Converting images to linear (gamma 1.0) space and back

This page is designed for a PC screen. If you are using an Apple Mac click here.

Those who are interested in high quality image editing know what gamma is and why we have to take it into account.

To put it straight, certain image manipulation should only be done in linear (gamma 1.0) working space. The simplest is ... creating a thumbnail! It could seem incredible that there is something tricky about it but have a look here.

Here are the main contributors to the problem:

1 - The light in its nature is linear substance.
2 - Our perception of light is logarithmic or non-linear.
3 - The device, traditionally used to display images (CRT) has its output responding to the input in a non-linear way (power function).

This all creates a lot of misunderstanding... For example few people can tell apart the fundamental difference between power function L = V2.5 and exponential function involving optical density L = 10D (which is the reverse of logarithmic). But anyway!..

Certain if not all image manipulations, for example majority of image editing are based on the nature of light and therefore should be done in linear working environment. This seems quite obvious but rarely mentioned - the best advocacy that I have seen is presented on AIM-DTP web-site.

From the other side things like most efficient (compact) storage of digital images for later viewing by humans should take into account human and display part of the system and therefore must be non-linear for maximum efficiency. But if we can afford non-compromised storage of the image then going non-linear is not necessary. Especially if we plan to go back to the editing later.

Unfortunately sometimes all we have is non-linear image and we have to go back to its linear representation for editing. Here we hit another problem:

4 - The image has to be represented by a limited number of bits.

This does not make it easy either. Even simple conversion to the linear form and back takes some quality away. Why? Not because linear and non-linear spaces are good or bad but because during conversion we have to squeeze the information into certain number of image bits. If we could have been able to operate in analogue or floating-point editing system the conversion back and forth would be nearly harmless. But all we have is only 8 or 16 bits per channel...

OK, we have decided that we have to convert before editing. But how much will we loose?! This page is a simple example.

I take a grey scale as a test . However there are lots of grey scales! How about simple 0, 1, 2, 3, .. 253, 254, 255 set of steps? Here it is. Notice how everything is compressed at the dark end:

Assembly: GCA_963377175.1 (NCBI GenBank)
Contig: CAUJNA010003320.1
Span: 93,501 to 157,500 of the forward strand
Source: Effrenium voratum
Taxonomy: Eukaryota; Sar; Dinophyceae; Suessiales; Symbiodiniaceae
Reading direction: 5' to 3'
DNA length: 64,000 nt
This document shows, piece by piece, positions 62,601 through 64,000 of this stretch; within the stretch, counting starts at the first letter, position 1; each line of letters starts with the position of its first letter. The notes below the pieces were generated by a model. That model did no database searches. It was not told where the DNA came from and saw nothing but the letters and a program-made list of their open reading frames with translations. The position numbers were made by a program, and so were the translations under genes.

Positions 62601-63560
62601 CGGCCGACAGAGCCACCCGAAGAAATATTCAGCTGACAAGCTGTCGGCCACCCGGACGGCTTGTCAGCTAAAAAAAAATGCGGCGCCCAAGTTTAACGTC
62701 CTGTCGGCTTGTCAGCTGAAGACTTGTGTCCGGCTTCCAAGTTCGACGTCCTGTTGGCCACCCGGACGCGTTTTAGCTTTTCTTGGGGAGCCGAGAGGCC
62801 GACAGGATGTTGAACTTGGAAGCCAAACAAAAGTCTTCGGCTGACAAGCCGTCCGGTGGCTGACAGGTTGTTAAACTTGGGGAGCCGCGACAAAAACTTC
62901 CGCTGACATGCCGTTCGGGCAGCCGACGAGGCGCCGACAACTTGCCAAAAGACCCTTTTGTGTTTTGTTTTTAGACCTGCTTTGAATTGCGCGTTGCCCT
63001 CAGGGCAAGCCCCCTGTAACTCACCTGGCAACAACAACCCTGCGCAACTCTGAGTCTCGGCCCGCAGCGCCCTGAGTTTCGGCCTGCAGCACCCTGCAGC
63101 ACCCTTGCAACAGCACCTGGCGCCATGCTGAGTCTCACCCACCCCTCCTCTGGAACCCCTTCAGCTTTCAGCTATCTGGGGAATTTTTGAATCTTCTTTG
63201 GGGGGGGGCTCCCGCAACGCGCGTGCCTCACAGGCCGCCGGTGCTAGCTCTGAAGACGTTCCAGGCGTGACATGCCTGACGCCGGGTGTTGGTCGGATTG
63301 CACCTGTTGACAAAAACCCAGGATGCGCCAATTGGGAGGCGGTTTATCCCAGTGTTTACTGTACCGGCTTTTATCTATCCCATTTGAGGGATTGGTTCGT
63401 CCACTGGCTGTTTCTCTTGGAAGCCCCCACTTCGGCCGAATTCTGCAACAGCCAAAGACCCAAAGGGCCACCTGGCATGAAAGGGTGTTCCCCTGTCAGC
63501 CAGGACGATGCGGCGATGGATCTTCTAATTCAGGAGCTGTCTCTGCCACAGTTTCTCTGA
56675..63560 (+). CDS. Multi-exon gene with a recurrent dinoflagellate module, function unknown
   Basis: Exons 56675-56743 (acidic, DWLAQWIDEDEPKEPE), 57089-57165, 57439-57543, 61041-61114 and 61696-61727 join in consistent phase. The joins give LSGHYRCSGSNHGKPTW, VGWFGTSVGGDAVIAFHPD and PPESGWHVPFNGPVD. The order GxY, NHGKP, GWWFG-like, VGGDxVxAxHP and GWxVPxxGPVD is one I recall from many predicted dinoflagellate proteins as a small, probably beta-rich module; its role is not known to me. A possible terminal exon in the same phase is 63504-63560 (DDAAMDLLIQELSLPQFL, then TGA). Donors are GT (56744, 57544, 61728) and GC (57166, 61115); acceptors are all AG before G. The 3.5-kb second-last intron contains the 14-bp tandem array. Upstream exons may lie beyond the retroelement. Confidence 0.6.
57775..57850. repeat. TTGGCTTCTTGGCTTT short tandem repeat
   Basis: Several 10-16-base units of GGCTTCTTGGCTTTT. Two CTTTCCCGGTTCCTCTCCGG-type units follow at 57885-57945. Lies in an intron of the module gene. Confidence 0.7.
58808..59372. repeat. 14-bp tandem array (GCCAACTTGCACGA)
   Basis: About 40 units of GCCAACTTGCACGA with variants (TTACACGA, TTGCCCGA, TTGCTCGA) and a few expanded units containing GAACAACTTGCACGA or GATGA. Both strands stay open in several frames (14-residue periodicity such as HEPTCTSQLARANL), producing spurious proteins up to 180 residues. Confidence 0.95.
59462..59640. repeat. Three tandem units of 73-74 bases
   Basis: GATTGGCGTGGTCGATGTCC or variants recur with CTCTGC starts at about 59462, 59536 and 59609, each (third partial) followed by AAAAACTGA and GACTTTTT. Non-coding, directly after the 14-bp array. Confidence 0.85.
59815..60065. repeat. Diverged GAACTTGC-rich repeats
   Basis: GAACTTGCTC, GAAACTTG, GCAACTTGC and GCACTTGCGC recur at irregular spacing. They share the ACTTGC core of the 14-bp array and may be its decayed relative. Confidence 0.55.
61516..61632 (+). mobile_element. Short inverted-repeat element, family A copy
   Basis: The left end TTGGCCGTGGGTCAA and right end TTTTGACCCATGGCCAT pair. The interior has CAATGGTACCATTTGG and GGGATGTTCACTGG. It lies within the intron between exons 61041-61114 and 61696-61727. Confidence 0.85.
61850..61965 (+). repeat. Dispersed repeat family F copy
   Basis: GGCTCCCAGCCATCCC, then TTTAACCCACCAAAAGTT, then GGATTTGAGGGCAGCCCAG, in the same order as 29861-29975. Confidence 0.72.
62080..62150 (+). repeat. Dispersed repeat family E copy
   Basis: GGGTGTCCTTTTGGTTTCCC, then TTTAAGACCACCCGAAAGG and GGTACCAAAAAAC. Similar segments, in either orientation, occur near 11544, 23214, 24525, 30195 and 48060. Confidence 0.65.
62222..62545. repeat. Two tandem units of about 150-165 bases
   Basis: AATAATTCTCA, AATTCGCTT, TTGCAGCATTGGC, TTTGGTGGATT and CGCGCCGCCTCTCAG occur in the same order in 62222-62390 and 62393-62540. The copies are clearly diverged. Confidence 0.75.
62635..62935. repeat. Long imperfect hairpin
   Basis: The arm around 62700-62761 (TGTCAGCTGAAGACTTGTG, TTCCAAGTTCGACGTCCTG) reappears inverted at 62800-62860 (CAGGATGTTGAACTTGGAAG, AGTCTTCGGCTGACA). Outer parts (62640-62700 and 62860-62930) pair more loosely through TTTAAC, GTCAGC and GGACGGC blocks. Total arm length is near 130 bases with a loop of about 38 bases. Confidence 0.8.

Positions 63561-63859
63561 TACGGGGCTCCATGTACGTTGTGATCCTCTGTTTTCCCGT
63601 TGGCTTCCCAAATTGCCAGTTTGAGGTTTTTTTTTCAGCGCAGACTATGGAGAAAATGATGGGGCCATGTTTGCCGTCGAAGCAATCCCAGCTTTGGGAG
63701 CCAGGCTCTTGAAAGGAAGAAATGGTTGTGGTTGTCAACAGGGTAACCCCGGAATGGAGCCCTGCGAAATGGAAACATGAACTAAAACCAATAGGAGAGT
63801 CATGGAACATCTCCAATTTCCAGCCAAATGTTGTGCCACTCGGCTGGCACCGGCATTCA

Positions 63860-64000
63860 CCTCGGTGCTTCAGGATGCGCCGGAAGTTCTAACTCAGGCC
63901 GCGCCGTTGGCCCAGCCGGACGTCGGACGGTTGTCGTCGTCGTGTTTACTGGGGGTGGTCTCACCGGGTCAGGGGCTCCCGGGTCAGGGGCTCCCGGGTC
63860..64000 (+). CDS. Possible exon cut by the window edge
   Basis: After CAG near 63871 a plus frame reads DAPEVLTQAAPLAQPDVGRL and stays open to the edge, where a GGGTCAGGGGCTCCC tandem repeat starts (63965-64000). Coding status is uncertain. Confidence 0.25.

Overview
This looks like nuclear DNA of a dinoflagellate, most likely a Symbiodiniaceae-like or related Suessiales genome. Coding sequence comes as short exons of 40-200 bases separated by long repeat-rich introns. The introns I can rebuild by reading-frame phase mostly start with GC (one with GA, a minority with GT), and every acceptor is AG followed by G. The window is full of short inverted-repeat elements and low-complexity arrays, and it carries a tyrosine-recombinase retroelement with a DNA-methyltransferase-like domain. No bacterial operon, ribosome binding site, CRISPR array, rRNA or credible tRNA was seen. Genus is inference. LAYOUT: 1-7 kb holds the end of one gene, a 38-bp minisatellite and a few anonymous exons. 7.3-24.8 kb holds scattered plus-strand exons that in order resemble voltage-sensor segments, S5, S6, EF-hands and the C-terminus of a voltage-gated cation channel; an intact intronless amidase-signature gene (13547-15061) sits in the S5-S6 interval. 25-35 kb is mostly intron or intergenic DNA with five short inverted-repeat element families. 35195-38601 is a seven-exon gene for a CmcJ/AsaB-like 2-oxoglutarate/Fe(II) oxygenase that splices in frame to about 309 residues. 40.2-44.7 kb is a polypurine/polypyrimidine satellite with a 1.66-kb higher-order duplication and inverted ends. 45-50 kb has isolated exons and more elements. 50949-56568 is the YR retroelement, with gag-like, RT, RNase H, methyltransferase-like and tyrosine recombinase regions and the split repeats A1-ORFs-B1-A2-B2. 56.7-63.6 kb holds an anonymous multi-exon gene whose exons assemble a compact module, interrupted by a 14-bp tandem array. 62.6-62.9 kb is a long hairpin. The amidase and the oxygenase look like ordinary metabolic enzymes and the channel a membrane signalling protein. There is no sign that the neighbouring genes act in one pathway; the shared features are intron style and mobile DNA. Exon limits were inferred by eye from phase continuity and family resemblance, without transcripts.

Sometimes people even apply compensation for monitor gamma to it. Look what happens then:

Hey, what are those ticks at the bottom?

They mark the spots where the amount of light from your screen drops exactly twice from the previous tick. Photographers know the concept of "step". Each tick is one step away from the next one. Or in Ansel Adams system the tick marks the next zone. This is compensated for your monitor so if you pick up the camera with a spotmeter and aim it at this picture the necessary exposure for each next tick will be twice higher.

Somehow I want a "proper" grey scale. Like the one on a Kodak Q-60 target. That is why I have created this one:

Two-dimensional effect is there by purpose. It gives more "feel" to a scale. Can you see how my grey scale looks like a light halo in a haze?

My scale (unlike those first two above) has no limit on the right! There is no blackest black on it. If you look at Kodak's scale it ends up somewhere near optical density D=2.5 which is 0.3% reflectance. It is difficult to work with visual densities higher than around D=3 so my scale ends on the right at D=3. We are looking for a real-world example therefore that is enough.

Now is the fun part! Let's convert this scale to a linear working space and back but our linear working space will have a limited number of bits - just like any computer-based editing system. Say 8 or 16. I have also included other values so that you can see how it is gradually changing as we approach higher colour depth resolution. Please notice that the original scale image is 8 bit and looks smooth! Bottom half of each sample below has been converted, top remained unchanged for comparison.

1 bit
2 bits
3 bits
4 bits
5 bits
6 bits
7 bits
8 bits
9 bits
10 bits
11 bits
12 bits
13 bits
14 bits
15 bits
16 bits

Can you see that 12-13 bits is almost enough but 8 is too few?

Short conclusion:

When converting images to a linear working space for editing always use 16 bit processing (if you can of course). That applies even if you will be converting edited images back to 8 bits for viewing. Otherwise you will end up with banding and other nasty artefacts.

© Leo Bodnar, originally posted 8th February 2004.